Latest NHFD report reveals 4,000 NHS beds are occupied by hip fracture patients

The sixth National Hip Fracture Database (NHFD) report today revealed that over 64,000 hip fracture injuries take place each year. This leads to the occupation of over 4,000 inpatient beds at any one time across England, Wales and Northern Ireland, which equates to 1 in 40 of all NHS beds.

The latest NHFD report shows that 64,102 patients were admitted to hospital with a hip fracture between 1 January and 31 December 2014.

Hip fracture is an ideal marker of the quality of care given to frail and older patients in the NHS. The care of hip fracture patients is complex, involving a wide range of specialists, clinical teams, healthcare departments and agencies. The NHFD report aims to improve efficiency of care after hip fracture, to prevent second fracture and, overall, to improve early intervention to restore patients’ independence.

Hip fracture patients face a significant risk of dying or of losing their independence, and their recovery is dependent on how well hospital and community services work together. The NHFD report details variation in practice around the UK, supporting the development of the best way to care for the frail and older patients who experience hip fracture injuries.

This latest NHFD report reveals a national improvement across all standards when directly compared with last year’s report.

Mr Rob Wakeman, NHFD clinical lead, orthopaedic surgery said:

Hip fracture is a major cause of death and disability in older people who fall. Our results show a gradual overall improvement in the quality of care offered, but some hospitals have a deteriorating service, while others have failed to make significant progress. From the recommendations of the report, I encourage local hospitals and their commissioners to find ways to improve these services.

The report’s main findings include:

  • more patients (72.1%) now receive surgery on their first or second day in hospital but there remains unacceptable variation; different units reported figures ranging from 14.7% to 95.3%
  • more patients are now offered total hip replacement but this was still only performed in 20.6% of the 15,685 patients who met the clinical criteria for this procedure
  • three-quarters (73.3%) of patients were mobilised from bed on the day after surgery but 21 hospitals (11.7%) achieved this in fewer than half of cases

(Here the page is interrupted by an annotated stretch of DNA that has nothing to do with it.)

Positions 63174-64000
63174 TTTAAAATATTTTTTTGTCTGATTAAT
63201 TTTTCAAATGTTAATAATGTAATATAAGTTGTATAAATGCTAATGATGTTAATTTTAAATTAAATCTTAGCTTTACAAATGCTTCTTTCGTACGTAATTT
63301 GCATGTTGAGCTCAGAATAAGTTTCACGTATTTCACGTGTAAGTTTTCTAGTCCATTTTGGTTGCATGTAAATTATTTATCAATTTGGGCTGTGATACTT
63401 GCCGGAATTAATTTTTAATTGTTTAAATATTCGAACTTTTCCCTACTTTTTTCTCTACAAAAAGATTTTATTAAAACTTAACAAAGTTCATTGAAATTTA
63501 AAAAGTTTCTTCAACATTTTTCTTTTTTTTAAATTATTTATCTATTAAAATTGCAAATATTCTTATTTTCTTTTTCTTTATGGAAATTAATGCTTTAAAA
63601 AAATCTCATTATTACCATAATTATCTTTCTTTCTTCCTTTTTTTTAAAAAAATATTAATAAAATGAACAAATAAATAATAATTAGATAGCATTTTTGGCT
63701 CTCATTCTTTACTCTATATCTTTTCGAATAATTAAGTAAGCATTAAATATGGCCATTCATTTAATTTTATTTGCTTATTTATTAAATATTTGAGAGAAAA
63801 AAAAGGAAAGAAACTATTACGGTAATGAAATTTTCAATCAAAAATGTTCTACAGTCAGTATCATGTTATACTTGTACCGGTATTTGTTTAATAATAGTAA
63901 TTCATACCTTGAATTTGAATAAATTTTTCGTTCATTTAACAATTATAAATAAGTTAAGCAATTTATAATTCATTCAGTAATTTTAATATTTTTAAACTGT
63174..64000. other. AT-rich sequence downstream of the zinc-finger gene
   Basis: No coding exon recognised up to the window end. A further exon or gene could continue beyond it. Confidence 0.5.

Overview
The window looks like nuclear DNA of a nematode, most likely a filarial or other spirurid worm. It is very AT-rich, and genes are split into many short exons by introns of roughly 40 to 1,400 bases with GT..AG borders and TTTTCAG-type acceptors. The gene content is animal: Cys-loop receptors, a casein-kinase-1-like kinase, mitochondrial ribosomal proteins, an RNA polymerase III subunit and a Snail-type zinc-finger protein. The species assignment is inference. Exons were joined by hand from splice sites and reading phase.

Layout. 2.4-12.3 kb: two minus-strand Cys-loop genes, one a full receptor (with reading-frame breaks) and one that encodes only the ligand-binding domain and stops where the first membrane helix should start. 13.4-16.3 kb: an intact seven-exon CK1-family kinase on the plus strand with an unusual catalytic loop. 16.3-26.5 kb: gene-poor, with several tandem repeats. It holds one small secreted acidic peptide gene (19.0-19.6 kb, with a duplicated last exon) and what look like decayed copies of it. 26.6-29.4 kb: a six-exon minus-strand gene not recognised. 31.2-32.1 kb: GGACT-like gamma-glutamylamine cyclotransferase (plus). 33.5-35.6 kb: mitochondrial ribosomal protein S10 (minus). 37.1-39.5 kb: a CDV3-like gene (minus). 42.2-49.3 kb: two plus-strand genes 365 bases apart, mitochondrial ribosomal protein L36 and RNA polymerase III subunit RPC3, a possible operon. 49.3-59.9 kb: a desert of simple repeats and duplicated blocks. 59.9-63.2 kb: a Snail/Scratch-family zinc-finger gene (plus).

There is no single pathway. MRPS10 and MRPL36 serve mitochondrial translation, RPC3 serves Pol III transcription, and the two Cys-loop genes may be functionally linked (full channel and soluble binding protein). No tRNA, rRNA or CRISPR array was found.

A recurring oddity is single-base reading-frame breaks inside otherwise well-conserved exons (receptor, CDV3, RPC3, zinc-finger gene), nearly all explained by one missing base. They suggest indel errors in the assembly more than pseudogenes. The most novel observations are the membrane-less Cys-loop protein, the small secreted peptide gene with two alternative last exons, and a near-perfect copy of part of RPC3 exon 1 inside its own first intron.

• more patients (85.3%) received orthogeriatric assessment in the peri-operative period but seven units (4%) reported that they still had no orthogeriatric service
  • hip fracture teams may lack influence over post-acute rehabilitation and only six (3%) hospitals reported that their local community rehabilitation team was represented at their monthly hip fracture programme clinical governance meetings.

The report’s key recommendations include:

  • staff in hip fracture programmes should consider the purpose of monthly clinical governance meetings that are central to improving care in individual units
  • hospital managers should challenge areas that require improvement, such as the variation in rates of prompt surgery
  • commissioners should use this report to understand the performance of hospitals from which they are commissioning services, for example, how well integrated hospital and community health services work.

The NHFD audit is commissioned by the Healthcare Quality Improvement Partnership (HQIP) as part of the National Clinical Audit (NCA) Programme.* The NHFD audit is managed by the Clinical Effectiveness and Evaluation Unit of the Royal College of Physicians (RCP) as part of the Falls and Fragility Fracture Audit Programme (FFFAP).

Notes to editors

  • For more information or to arrange an interview, please contact Joanna Morgan, communications manager, RCP Care Quality Improvement Department, on 020 3075 1354.
  • The full report can be found on the NHFD website.
  • The NHFD was founded by the British Orthopaedic Association and the British Geriatrics Society in 2004. In 2013 the NHFD moved to be managed as part of FFFAP within the RCP London. The NHFD is a clinically led, web-based audit of hip fracture care and secondary prevention. All 180 eligible hospitals in England, Wales and Northern Ireland are now regularly uploading data to the NHFD.

*HQIP, the NCA Programme and how it is funded

HQIP is led by a consortium of the Academy of Medical Royal Colleges, the Royal College of Nursing and National Voices. Its aim is to promote quality improvement, and in particular to increase the impact that clinical audit has on healthcare quality in England and Wales. HQIP holds the contract to commission and develop the NCA Programme, which comprises more than 30 clinical audits that cover care provided to people with a wide range of medical, surgical and mental health conditions.

The NCA Programme is funded by NHS England, the Welsh government and, with some individual audits, also funded by the Health Department of the Scottish government, Department of Health, Social Services and Public Safety (DHSSPS) Northern Ireland and the Channel Islands.